WASHINGTON – U.S. Senators Ben Cardin and Chris Van Hollen (both D-Md.) announce the award of more than $599,000 in competitive funding for grantees to carry out planning, financing strategy, and monitoring projects for Conowingo Dam reservoir through the U.S. Environmental Protection Agency (EPA) Chesapeake Bay Program (CBP). These resources will help develop a roadmap to address the reservoir’s reduced capacity, which has resulted in increased pollutants making their way through the Susquehanna and into the Chesapeake Bay during storms and floods. Among other activities outlined in the Chesapeake Bay Program’s blueprint, addressing this problem is essential to achieving the 2025 water quality goals.
“The Chesapeake Bay is our State’s greatest natural resource and it’s critical that we nurture and protect it. The Conowingo Dam reservoir plays a critical role in protecting the Bay from harm,” said Senator Cardin, a senior member of the Environment and Public Works Committee. “Recent studies indicate that the reservoir is becoming less effective as a ‘pollution gate’ because it has filled with sediment and is reaching capacity, which is why these federal investments are crucial to account for this challenge and to meet our goal of a healthy bay.”
“For years the health of the Bay has been plagued with sediment and pollution stemming from the Conowingo Dam. The result has hurt our wildlife and our Bay economy – including Maryland’s fishing and boating industries. This investment is a crucial step forward in solving this problem,” said Senator Van Hollen, a member of the Budget and Appropriations Committees. “I’m pleased to announce this funding, and I will continue working in Congress to devote the resources necessary to support the Bay and its health.”
“The Chesapeake Bay Trust, working with the University of Maryland and other partners, looks forward to developing a finance system that will catalyze restoration work in our region,” said Jana Davis, Executive Director, Chesapeake Bay Trust. “We hope this work can serve as a model well into the future.”
“The Center for Watershed Protection together with the Chesapeake Conservancy, University of Maryland Sea Grant Extension and the Harry R. Hughes Center for Argo-Ecology welcome the opportunity to work in partnership with the Financing and Verification Teams, EPA, representatives from the Bay States and numerous local stakeholders to develop and implement a completely unique watershed implementation plan to address the infilling behind the Conowingo Dam,” said Bryan Seipp, Watershed Manager, Center for Watershed Protection. “The approach will integrate input from financing experts, state of the art best management practice (BMP) targeting, and will require innovative solutions, dedicated stakeholders, and consistent, open communication.”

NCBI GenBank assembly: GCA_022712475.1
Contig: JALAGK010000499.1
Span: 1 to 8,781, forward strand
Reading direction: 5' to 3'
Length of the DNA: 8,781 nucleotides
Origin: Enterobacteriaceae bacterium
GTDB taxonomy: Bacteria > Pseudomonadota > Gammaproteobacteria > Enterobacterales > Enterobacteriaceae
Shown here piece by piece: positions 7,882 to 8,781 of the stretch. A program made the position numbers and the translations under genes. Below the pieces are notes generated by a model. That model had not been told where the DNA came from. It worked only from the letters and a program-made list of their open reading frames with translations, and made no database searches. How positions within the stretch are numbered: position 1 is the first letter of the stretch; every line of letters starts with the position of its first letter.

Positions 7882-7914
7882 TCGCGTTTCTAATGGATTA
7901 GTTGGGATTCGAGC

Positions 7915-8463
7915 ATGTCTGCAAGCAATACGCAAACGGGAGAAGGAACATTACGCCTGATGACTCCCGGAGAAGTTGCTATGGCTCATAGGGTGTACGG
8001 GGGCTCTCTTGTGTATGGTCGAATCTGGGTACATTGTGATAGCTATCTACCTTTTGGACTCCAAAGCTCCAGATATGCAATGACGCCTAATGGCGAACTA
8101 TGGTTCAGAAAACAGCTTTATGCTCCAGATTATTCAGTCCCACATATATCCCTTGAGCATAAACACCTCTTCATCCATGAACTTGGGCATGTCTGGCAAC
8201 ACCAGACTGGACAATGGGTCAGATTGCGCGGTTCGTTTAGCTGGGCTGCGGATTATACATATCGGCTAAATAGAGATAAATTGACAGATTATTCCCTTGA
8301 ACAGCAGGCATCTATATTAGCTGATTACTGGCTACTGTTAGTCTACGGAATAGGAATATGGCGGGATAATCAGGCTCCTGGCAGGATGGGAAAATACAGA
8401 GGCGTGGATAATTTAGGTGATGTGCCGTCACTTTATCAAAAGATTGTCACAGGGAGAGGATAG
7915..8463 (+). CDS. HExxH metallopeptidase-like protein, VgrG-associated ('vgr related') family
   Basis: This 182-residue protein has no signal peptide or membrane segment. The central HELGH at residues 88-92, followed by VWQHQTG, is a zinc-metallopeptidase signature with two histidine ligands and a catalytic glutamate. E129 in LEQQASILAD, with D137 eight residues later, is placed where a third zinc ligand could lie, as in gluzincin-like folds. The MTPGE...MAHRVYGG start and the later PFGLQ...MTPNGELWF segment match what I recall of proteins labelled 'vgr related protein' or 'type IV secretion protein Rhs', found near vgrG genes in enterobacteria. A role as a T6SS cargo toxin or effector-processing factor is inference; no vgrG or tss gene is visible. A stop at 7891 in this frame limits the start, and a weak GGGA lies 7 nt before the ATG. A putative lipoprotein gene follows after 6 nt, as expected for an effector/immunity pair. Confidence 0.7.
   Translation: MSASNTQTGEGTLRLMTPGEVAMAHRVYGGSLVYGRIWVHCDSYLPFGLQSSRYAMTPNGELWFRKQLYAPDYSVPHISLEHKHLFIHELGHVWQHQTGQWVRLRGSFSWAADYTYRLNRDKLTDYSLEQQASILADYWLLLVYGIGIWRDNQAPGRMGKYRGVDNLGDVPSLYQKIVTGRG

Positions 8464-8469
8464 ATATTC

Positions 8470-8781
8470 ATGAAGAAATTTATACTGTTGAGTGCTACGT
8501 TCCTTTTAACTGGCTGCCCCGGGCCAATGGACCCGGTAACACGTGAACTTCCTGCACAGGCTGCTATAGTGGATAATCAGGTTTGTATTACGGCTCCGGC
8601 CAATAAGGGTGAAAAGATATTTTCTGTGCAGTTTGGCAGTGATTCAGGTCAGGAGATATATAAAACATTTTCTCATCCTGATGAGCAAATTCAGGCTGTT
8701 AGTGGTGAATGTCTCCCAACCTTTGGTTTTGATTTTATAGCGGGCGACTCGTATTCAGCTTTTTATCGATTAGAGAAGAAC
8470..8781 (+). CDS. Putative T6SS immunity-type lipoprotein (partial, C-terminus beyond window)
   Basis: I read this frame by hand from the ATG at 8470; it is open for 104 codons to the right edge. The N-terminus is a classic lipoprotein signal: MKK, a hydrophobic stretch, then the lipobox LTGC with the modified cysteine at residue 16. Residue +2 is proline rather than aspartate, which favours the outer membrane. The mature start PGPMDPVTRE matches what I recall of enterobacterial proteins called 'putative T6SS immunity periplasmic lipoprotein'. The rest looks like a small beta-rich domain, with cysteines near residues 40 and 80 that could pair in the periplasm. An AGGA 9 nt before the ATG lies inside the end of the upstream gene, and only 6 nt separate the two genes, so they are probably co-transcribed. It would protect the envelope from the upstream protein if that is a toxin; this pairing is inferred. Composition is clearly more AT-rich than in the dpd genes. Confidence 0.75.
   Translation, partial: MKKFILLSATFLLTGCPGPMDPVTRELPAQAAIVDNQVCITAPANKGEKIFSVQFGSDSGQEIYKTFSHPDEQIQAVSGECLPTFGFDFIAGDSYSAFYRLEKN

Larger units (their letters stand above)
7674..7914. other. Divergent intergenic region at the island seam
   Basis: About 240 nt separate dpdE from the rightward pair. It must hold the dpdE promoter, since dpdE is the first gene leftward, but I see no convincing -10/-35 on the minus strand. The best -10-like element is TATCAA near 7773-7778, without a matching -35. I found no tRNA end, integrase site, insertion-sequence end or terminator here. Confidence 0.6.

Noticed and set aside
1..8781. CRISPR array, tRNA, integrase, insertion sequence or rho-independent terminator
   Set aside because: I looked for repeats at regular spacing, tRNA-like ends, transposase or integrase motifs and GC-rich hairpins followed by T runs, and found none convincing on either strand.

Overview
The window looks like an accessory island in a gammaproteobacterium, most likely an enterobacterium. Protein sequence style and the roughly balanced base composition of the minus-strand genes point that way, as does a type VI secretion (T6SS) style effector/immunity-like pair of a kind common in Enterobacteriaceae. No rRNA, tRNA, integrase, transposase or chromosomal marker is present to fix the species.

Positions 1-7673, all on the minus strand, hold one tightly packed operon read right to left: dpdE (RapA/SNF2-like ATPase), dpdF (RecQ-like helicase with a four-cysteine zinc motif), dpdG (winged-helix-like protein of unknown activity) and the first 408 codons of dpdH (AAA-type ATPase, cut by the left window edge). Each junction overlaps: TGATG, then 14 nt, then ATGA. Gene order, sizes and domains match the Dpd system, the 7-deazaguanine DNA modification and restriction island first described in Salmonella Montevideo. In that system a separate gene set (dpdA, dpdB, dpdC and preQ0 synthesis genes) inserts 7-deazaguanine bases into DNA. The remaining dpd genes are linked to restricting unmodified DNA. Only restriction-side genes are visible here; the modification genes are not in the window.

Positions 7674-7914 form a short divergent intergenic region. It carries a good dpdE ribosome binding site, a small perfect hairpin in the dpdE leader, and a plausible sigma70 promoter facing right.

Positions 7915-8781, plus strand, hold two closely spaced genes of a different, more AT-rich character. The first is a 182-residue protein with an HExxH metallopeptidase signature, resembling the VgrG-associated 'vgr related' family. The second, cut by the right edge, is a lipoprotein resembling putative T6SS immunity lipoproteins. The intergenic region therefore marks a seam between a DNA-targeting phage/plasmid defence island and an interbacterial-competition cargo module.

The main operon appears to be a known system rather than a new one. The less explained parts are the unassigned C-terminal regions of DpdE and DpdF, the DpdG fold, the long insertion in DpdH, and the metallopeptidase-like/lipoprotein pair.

“We are excited to partner with some of the leading organizations in the watershed,” said Jeffrey Allenby, Director of Conservation Technology, Chesapeake Conservancy. “We have a large challenge ahead, but more importantly a large opportunity to usher in the future of data driven restoration.”
The funding will be divided into three stages carried out by three different federal partners over the next six years:
- $209,671 to the Center for Watershed Protection to facilitate development and implementation of the Conowingo WIP and associated two-year milestones of progress.
- $304,940 to the Chesapeake Bay Trust to develop a comprehensive Conowingo WIP financing strategy and associated investment plan that will involve public, nonprofit and private funds to achieve the greatest level of pollutant reduction per dollar while maximizing economic development.
- $84,605 to the Chesapeake Conservancy to track, verify and report implementation of the Conowingo WIP and two-year milestones.
The Chesapeake Bay Program provides critical federal accountability, enforceability, and resources for states and local partners to work together toward preservation and restoration of the bay.
These activities fulfill a Chesapeake Bay Watershed Implementation Plan agreed upon by the Chesapeake Bay Program’s six watershed states (Delaware, Maryland, New York, Pennsylvania, Virginia and West Virginia), the District of Columbia and the Chesapeake Bay Commission. In December 2017, the Chesapeake Bay Program Principals’ Staff Committee (PSC) recognized the importance of the reservoir to CBP’s mission of restoring and protecting the health of the Bay and decided to create a separate Watershed Implementation Plan for it, effectively treating it as its own jurisdiction.
Senators Cardin and Van Hollen are leading the effort in the Senate to reauthorize bipartisan legislation to reauthorize the program at increased funding levels. Created by President Reagan and ratified by Congress in 1987, the current authorization for the EPA Chesapeake Bay Program expired in Fiscal Year 2005, although Congress has appropriated funds each year. Congress appropriated $73 million dollars for the EPA Chesapeake Bay Program in FY 2019, despite the threat of steep cuts in the president’s budget.